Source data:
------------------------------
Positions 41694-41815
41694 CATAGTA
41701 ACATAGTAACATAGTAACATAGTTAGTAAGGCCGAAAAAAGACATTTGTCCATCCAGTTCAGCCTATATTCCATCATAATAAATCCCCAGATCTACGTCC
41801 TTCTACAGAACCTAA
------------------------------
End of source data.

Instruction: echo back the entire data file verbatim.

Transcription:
Positions 41694-41815
41694 CATAGTA
41701 ACATAGTAACATAGTAACATAGTTAGTAAGGCCGAAAAAAGACATTTGTCCATCCAGTTCAGCCTATATTCCATCATAATAAATCCCCAGATCTACGTCC
41801 TTCTACAGAACCTAA